Food writer and regular Borough blogger, Ed Smith, looks in depth at the many fresh herbs available in the Market. This month: parsley
Read-up about parsley, and you’ll find most people consider it a mere garnish.
It is that, I suppose, but I think its image has probably been tainted by the sprigs of curly parsley sitting among raw meats on a butcher’s counter, or under and on top of extraordinary constructions in 1970s cookbooks.
Parsley is way more than something to be placed without imagination on top of a steak or egg mayonnaise and then moved aside. It’s a key aromatic, and we should make the most of it.
There are, you’ll know, two types of leafy parsley cultivars: curly and flat leafed (there’s a root, too, but that’s for another day). Curly parsley is the variety you’d traditionally find in Britain and northern France, while flat leaf parsley is used in the Mediterranean and Levant.
If you’re looking for a flavour note for parsley, I’d suggest ‘grassy’. The flat leaf variety is the more powerful flavour. Curly parsley is mild and ever so slightly bitter.
Follow the general guidelines for storing herbs in this post. It’s worth noting that parsley will last at least a week in the fridge if wrapped in a damp towel.
Neither type is worth drying—they both lose their flavour. While some people say you can freeze parsley, I’m not fond of the result, so personally would try to use it all up when fresh.
The leaves of both flat and curly parsley are where it is at. Pinch these and the thinnest bits of the stem off your washed bunch and save the stems for other purposes (see below).
To my mind, you should only ever eat curly parsley chopped, so that it’s somewhere between relatively fine and dusty. It can be quite a robust leaf and is not enjoyable if you don’t do some of the digestive work with a knife; another reason, if one were needed, why using large, uncut sprigs of curly parsley as garnish is pointless.
Flat leaf parsley is more versatile than curly (and also, frankly, nicer) in its raw state. Whole, barely chopped leaves are quite pleasant in salads, though you’ll more normally find that some recipes call for the leaf to be chopped—roughly or finely.
If a recipe requires parsley leaves during the cooking stage (stuffing, parsley sauce, dumplings or gnocchi, for example), I would err towards curly parsley. But that might just be through habit because that’s what grows easiest outside my mum’s kitchen. In any event, the general rule is that you shouldn't cook parsley leaves—they lose potency quickly, so should only be added at the last minute (in a sauce), or as a garnish when you serve (for example in the form of persillade or gremolata).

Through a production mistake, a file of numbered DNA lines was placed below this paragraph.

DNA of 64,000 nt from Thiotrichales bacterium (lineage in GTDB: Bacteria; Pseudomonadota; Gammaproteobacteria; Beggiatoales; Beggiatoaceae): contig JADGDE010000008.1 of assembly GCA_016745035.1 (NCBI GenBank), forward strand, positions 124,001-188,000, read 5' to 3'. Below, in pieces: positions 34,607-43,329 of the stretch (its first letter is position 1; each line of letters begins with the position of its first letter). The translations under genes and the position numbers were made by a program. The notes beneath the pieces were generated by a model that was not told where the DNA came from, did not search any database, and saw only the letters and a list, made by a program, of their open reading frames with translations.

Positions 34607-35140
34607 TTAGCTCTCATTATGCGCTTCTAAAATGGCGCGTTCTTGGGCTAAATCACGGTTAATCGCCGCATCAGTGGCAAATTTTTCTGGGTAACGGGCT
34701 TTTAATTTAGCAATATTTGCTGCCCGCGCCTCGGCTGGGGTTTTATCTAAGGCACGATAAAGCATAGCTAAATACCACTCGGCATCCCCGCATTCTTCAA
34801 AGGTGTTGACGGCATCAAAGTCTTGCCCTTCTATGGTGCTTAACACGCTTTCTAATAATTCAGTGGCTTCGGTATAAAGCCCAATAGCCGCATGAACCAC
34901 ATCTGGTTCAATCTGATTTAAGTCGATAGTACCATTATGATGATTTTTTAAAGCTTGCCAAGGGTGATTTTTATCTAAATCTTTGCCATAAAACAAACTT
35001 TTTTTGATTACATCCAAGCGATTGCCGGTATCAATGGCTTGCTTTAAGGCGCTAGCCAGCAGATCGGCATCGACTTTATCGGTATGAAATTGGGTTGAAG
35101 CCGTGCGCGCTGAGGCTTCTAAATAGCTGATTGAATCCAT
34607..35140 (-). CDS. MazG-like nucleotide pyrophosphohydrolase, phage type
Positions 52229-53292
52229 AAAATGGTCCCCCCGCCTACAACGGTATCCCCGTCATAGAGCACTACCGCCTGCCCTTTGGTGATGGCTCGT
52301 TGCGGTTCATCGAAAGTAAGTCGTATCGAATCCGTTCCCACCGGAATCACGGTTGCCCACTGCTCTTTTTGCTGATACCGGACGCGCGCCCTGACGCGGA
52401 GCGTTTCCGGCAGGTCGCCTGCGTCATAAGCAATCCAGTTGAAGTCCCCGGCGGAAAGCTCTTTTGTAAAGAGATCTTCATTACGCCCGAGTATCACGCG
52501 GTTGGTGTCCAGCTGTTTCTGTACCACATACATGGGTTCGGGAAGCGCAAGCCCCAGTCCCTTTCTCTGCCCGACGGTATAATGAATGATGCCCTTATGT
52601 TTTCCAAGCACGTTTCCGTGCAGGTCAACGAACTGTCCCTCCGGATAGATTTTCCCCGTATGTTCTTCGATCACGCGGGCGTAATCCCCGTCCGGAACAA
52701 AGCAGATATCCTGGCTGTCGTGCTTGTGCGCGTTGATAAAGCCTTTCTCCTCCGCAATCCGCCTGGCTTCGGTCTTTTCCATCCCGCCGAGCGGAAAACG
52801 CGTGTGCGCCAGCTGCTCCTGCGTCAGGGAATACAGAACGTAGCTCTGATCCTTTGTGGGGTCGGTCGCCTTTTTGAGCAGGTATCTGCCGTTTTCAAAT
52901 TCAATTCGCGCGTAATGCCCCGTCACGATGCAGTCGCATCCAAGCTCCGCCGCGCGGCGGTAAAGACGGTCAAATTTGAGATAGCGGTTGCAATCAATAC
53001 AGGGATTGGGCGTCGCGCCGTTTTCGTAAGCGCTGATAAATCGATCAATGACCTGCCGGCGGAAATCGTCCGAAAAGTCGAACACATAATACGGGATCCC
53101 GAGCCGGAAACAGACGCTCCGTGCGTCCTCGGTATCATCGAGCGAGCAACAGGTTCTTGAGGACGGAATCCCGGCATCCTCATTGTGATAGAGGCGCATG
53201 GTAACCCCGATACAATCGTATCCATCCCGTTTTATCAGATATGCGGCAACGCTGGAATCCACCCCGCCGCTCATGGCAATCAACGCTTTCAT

The stems of both curly and flat leaf parsley do have their uses. Don’t throw them away without thinking what you might do. They are very useful aromatics to add to both chicken and fish stocks while they’re bubbling away. I often also chop them finely and add to onions and celery while they sweat down in a pan when making a risotto, for example.
Traditional matches include chicken, ham, veal, white fish, carrots and lemon. It’s true that many of the classic uses of parsley are as a garnish. The French use it in persillade, for example, which is really just a mix of very finely chopped parsley and garlic. Add that to cooked potato and you’ve got—wait for it—pomme persillade.
The Italians do a similar thing called gremolata. Alongside the chopped parsley and garlic, there’s lemon zest too. This is typically sprinkled on veal osso bucco.
Difficult to know who lays the strongest claim to salsa verde (Italy)/salsa verde (Spain)/sauce vierge (France), but it’s fair to say that green sauce is always built on a good handful of flat leaf parsley. Capers, mustard, garlic, anchovy, and something acidic such as lemon juice or vinegar are usually there too. There’ll probably be a scattering of other herbs (tarragon and mint are excellent), but parsley is the spine to the sauce.
Speaking of which, one of England’s rare cooking traditions is parsley sauce, made from a light roux (butter and flour), milk and chopped curly parsley. Works a treat both with white fish and boiled or roast ham.
Other easy wins include: scattering parsley over just-boiled carrots; using it to generously garnish lemon cream dressed pasta; and flavouring dumplings or gnocchi.
I like using uncut sprigs of flat leaf parsley as a salad with thinly sliced shallots and a little oil and vinegar, to have alongside roast bone marrow a la Fergus Henderson of St John restaurant.
For a really modern approach, try dipping sprigs into tempura batter and deep frying them.
Market herb hero
Arabica, for their authentic, parsley-heavy tabbouleh, which is served both in the restaurant and also on their hot food stand, Thursday to Saturday.
A recipe suggestion
I like many of the dishes and sauces mentioned above, but there’s one recipe in particular that really makes the most of parsley as an ingredient, rather than a garnish: tabbouleh. This is why I’ve singled out Arabica above for serving it as it should be at their Levantine restaurant on the edge of the Market. Here’s my interpretation of it to make at home.
For many years, tabbouleh was known as a bulgur wheat salad, laced with a little fresh parsley and fresh mint. The likes of Yotam Ottolenghi and Anissa Helou now remind us that this is wrong. Tabbouleh is actually a parsley salad, laced with a little bulgur wheat and maybe some mint.
Key things to remember
Wash the parsley well in advance and allow it to dry before you chop it; in fact, you’re not supposed to ‘chop’ the parsley. Rather, you roll it tightly and ‘slice’ it fine. Ottolenghi says no thicker than 1mm. But I won’t tell anyone if you settle for about 3mm thick
The ratio is roughly four to five parts parsley to one part mint
Spices are important. Either use baharat and allspice, or a mix of sweet spices as I have in my recipe